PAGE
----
Children may talk to their imaginary friends, draw with them, or even read books to them. And plenty of parents have had to set an extra place at the dinner table for the "friend." So are children’s imaginary playmates cause for concern? In most cases, the answer is No. Imaginary friends are a pretty normal part of growing up, especially during the toddler years, and they serve several important functions.
One of the most important things you can teach your child is respect. Keep in mind that respect is not the same as obedience. Children might obey because they are afraid. If they respect you, they will obey because they know you want what’s best for them.
Parents who use shame and guilt as a motivator do so because they believe that the technique is needed to encourage children to change. The idea is that if children can be shamed into feeling guilty, they will change their behavior and do what their parents desire.
In the beginning, we want to be sure that we teach our children the life skills that will allow them to take care of themselves when we are no longer around ? or not wanted around. But then, we realize that as a lateral benefit, not only is our child learning good housekeeping skills, but also dexterity, task mastery, and self-sufficiency, which leads to a self-actualized child.
Most people parented between the 1940’s and 1980’s were raised with parents who answered most why questions with “Because I said so” or “Because I’m your mother/father.” Old-style parents didn’t see a need to explain what their reasoning was nor did they bother to explain how they had come to their conclusions to their children. Things were the way they were because they were. Thus children were largely told what to do, how to do it, and if they didn’t comply they were punished. They weren’t taught by example how to reason things through and decide between a few options what might work best and why it might work best.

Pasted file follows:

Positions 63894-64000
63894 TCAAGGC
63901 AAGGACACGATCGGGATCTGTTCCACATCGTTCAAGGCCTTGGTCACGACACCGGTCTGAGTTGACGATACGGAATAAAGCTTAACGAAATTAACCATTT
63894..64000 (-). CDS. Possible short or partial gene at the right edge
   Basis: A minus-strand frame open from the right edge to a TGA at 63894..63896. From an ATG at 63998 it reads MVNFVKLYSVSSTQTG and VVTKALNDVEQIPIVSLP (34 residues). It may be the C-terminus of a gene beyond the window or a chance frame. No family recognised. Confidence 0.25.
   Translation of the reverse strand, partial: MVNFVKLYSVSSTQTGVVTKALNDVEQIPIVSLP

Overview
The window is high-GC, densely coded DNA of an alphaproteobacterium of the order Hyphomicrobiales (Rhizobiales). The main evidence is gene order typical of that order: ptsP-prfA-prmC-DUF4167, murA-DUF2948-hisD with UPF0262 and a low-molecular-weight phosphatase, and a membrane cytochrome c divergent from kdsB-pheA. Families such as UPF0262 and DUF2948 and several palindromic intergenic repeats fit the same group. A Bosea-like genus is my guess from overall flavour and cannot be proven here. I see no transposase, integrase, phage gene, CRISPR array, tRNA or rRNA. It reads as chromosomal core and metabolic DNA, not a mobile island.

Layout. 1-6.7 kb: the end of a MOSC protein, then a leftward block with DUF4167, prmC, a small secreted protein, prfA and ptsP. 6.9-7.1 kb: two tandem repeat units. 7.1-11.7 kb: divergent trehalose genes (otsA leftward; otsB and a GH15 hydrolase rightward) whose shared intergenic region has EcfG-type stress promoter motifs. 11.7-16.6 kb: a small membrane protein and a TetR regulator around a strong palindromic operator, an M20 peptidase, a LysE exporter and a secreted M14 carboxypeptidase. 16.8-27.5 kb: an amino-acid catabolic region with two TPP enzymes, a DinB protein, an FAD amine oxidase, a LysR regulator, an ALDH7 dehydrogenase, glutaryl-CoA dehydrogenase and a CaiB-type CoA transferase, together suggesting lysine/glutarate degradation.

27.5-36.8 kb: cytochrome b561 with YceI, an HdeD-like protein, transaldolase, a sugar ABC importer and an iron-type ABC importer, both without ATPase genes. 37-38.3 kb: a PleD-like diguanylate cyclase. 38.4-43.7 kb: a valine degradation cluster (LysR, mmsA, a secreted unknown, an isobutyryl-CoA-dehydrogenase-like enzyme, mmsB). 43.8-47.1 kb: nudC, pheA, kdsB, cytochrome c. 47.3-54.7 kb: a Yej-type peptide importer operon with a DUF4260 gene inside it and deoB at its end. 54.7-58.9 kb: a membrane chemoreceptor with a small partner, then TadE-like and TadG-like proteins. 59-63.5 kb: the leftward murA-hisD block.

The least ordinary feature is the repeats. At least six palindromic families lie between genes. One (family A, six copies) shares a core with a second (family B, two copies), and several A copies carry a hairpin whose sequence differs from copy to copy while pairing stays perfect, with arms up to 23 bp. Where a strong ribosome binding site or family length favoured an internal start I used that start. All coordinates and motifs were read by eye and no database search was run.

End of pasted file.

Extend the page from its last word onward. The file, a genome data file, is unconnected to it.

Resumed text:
All over the United States middle class parents are surrendering to the unreasonable demands of their terrorist children. However, everyone knows that giving into terrorists rarely works; in fact, it just increases their appetite for more. Parents, don’t be afraid to take back your power! Children are blatantly letting you know that they are experiencing self-doubts and fears. Nudge them past their negativities and insecurities to emerge from the cocoon into the light of their empowerment. Here are eight tips to invest in your children’s good values and self-worth.
“It’s not fair! All our friends get paid for good grades. Jeff gets $15.00 for each A!” How many times have parents heard this complaint? Sorry … in my household, we don’t pay for any type of grades.
You have to develop a system that conveys to kids the important principles of finances. It goes without saying that you have to practice what you preach, because as we know, kids follow what they see you do more so than what you say.